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Russia shuts down newspaper for ‘supporting’ opposition

During the recent local government elections in South Africa, the ANC accused the media of biased reporting; saying media coverage predominantly favoured the main opposition party, the Democratic Alliance.

In Port Elizabeth, the ANC’s regional chairperson Nceba Faku reportedly went so far as to call for supporters to “burn” the local Herald newspaper.

After the elections, the South African Communist Party issued a statement saying the media had “devoted acres of space and airtime to demonising the ANC and fully campaigning for the DA”.

While in South Africa the ANC have argued for the establishment of the media appeals tribunal to oversee the regulation of the media, other countries including China and Zimbabwe have dealt more unilaterally with the press.

Now, in Russia, a newspaper funded by the Media Development Loan Fund (MDLF) was recently shut down for allowing its printing press to print campaign flyers for an opposition party.

According to the MDLF’s website, on May 24, the court of Myasnikovsky in Russia, refused to reopen the printing house of the independent weekly newspaper Krestyanin after previously ordering its closure for 90 days. The newspaper’s website was inexplicably blocked for two days during the dispute.

On May 17, the Myasnikovsky court had ordered the printing house’s closure on the grounds of alleged breaches of fire safety regulations, following an inspection by an officer from the department of fire police. At the second hearing, the court refused to reopen the printing house even though the fire police had issued a certificate confirming rectification of the alleged breaches, and scheduled a further hearing for May 31.

It appeared that the attack signalled the beginning of a campaign of intimidation designed to influence the newspaper’s editorial and its independent printing policy ahead of national parliamentary elections in December, and the presidential election due to be held in March 2012.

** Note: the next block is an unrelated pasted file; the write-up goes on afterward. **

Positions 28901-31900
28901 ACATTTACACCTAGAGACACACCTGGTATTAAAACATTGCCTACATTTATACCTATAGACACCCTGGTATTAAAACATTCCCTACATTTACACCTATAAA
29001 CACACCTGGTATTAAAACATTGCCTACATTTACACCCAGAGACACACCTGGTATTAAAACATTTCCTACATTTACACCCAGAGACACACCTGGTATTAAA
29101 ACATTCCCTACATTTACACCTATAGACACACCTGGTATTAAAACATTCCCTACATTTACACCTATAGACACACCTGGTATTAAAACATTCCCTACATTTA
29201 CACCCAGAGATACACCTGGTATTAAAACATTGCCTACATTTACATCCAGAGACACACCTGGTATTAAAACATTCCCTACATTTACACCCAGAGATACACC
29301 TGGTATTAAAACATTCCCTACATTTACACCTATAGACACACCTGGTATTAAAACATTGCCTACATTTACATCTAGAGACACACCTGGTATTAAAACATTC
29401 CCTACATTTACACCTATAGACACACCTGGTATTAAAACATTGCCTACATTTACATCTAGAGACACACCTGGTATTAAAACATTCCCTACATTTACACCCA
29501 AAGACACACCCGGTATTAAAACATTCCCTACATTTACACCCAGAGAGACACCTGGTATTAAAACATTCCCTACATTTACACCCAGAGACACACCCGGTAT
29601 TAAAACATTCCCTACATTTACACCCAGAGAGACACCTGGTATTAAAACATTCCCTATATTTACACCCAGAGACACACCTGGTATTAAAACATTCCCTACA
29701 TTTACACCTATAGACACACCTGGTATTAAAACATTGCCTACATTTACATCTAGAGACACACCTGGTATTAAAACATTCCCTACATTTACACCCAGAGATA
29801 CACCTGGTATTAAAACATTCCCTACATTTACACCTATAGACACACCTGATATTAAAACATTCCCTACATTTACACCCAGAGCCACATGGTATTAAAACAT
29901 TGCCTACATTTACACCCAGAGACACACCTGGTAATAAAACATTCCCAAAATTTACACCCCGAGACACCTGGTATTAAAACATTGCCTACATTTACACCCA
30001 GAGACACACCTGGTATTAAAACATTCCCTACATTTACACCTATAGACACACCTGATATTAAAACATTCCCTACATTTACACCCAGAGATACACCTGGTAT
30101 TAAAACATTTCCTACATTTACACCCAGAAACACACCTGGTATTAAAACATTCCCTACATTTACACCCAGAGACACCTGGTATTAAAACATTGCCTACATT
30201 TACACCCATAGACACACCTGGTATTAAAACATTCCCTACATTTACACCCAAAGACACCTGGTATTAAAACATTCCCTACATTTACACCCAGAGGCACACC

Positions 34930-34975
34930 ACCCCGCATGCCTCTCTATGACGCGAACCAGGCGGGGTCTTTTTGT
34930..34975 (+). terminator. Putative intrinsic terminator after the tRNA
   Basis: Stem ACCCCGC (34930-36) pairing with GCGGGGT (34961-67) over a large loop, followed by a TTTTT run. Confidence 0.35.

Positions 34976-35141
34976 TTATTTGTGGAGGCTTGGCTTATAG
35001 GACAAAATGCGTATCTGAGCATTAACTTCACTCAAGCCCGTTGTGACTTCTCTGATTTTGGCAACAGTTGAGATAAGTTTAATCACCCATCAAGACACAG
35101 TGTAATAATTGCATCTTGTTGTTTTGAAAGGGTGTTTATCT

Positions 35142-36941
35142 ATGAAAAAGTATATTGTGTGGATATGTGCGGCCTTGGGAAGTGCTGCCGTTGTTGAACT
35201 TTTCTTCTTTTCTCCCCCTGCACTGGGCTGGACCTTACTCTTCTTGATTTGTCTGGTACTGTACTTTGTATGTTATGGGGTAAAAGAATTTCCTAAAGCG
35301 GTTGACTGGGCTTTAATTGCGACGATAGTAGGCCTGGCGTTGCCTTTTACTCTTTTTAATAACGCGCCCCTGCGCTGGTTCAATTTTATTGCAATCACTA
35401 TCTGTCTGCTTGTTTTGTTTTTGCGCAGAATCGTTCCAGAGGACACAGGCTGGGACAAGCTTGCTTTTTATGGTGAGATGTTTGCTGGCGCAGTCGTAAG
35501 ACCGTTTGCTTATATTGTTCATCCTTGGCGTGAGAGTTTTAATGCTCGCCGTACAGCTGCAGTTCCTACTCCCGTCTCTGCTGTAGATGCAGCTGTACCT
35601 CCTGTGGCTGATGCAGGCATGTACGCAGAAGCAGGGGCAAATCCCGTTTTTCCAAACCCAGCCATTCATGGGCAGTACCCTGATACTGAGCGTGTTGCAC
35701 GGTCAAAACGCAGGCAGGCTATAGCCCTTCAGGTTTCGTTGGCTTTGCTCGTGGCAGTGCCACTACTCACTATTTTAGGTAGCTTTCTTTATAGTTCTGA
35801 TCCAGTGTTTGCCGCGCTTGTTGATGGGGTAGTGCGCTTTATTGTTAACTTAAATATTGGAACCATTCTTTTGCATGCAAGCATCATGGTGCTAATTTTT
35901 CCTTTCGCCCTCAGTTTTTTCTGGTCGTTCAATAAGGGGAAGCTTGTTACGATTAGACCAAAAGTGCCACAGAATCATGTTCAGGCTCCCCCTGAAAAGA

Krestyanin was due to begin printing campaign flyers for the Communist Party candidate for mayor of Shakhty, a nearby city, on May 12, but faced various problems such as electricity cuts to the area and intimidation from a local government official. However, under Russian law, a printing house is obliged to print campaign materials for any registered candidate and refused to stop printing.

The printing house had its own generator so was able to continue printing. The police arrived, saying that they had received reports that the flyer contained anti-Semitic content and demanded to see the company’s founding documents. Krestyanin provided the police with the documents they requested and pointed out that the content of the flyer was an issue for the electoral commission.

On May 13, an officer from the department of fire police offered to carry out an inspection of the premises so that he could notify Krestyanin of any potential breaches to fire regulations. Even though he had no court order, Krestyanin allowed him to carry out his visual inspection. Instead of reporting any anomalies to Krestyanin, the fire official informed the court of several alleged infringements.

On May 18, court bailiffs sealed the printing house and printing presses despite the order not mandating sealing the presses, refusing to allow even maintenance engineers to access the premises. The website was also blocked until May 20.

After discussions with local officials, the premises were reinspected and Krestyanin obtained a certificate from the fire police certifying that all breaches of regulations had been rectified but the court requested additional evidence and refused to reopen the printing house, postponing the hearing until 31 May.

Until at least the end of the month, Krestyanin will be unable to print its own newspapers or service other printing contracts, which will lead to serious financial losses.

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Amanda Strydom
Amanda Strydom is the Mail & Guardian online's night editor. With a background in science and journalism, she has a black belt third dan in ballet and, according to a statistical analysis of the past three years, reads 2.73 books every week. She never finishes her tea, although she won't say no to a cupcake. But only just this once.

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